US5584588A - Computer keyboard layout - Google Patents

Computer keyboard layout Download PDF

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Publication number
US5584588A
US5584588A US08426063 US42606395A US5584588A US 5584588 A US5584588 A US 5584588A US 08426063 US08426063 US 08426063 US 42606395 A US42606395 A US 42606395A US 5584588 A US5584588 A US 5584588A
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Prior art keywords
keys
key
alphabetic
row
nonalphabetic
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Expired - Fee Related
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US08426063
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Gary B. Harbaugh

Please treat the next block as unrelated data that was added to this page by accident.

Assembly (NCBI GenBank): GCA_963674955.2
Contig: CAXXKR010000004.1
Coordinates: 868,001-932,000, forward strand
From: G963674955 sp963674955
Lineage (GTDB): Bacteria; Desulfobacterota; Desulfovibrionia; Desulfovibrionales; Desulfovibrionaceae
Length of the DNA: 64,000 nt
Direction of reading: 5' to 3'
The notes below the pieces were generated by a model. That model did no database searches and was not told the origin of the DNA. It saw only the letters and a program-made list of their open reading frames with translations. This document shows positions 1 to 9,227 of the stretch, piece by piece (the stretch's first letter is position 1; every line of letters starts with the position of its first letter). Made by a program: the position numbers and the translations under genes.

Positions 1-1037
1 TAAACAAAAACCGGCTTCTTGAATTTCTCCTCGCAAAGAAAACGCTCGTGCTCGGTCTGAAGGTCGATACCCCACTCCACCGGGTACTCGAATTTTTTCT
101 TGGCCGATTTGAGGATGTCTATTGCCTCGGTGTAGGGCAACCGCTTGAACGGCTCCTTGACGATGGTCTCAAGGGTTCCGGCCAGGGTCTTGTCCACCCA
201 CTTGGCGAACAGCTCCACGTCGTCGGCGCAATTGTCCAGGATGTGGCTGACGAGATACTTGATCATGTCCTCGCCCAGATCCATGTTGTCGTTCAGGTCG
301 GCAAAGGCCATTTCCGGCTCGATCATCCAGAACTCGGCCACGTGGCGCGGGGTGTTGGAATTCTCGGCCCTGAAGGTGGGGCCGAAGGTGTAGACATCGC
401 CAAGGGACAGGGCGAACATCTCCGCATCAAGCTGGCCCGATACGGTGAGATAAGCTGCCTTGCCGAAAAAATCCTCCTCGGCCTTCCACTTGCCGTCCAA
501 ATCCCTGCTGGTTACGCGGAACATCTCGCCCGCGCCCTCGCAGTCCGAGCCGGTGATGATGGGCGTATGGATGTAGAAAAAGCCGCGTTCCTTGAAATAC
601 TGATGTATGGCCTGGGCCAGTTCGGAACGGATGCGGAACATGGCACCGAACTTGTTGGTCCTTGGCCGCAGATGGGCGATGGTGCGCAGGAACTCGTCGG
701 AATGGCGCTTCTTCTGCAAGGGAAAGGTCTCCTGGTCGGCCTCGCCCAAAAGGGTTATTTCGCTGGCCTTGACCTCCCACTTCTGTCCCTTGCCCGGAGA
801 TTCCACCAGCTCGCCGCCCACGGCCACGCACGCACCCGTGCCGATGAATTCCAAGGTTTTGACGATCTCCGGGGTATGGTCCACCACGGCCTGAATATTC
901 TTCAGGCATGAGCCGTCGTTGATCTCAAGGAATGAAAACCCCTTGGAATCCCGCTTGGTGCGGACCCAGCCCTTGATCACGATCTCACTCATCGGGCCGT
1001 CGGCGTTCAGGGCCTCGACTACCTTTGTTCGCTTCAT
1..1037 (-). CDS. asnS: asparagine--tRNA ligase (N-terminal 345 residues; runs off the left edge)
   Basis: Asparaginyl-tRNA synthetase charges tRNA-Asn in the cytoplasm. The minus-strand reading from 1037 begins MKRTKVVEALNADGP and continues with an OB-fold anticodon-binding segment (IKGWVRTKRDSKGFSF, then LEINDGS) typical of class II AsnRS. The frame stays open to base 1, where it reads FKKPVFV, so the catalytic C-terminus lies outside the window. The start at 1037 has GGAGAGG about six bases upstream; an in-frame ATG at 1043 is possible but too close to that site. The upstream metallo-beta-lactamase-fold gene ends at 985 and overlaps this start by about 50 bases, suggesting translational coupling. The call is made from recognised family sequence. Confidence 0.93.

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Harbaugh; Gary B.
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    • GPHYSICS
    • G06COMPUTING; CALCULATING; COUNTING
    • G06FELECTRIC DIGITAL DATA PROCESSING
    • G06F3/00Input arrangements for transferring data to be processed into a form capable of being handled by the computer; Output arrangements for transferring data from processing unit to output unit, e.g. interface arrangements
    • G06F3/01Input arrangements or combined input and output arrangements for interaction between user and computer
    • G06F3/02Input arrangements using manually operated switches, e.g. using keyboards or dials
    • G06F3/0202Constructional details or processes of manufacture of the input device
    • G06F3/0219Special purpose keyboards
    • BPERFORMING OPERATIONS; TRANSPORTING
    • B41PRINTING; LINING MACHINES; TYPEWRITERS; STAMPS
    • B41JTYPEWRITERS; SELECTIVE PRINTING MECHANISMS, e.g. INK-JET PRINTERS, THERMAL PRINTERS, i.e. MECHANISMS PRINTING OTHERWISE THAN FROM A FORME; CORRECTION OF TYPOGRAPHICAL ERRORS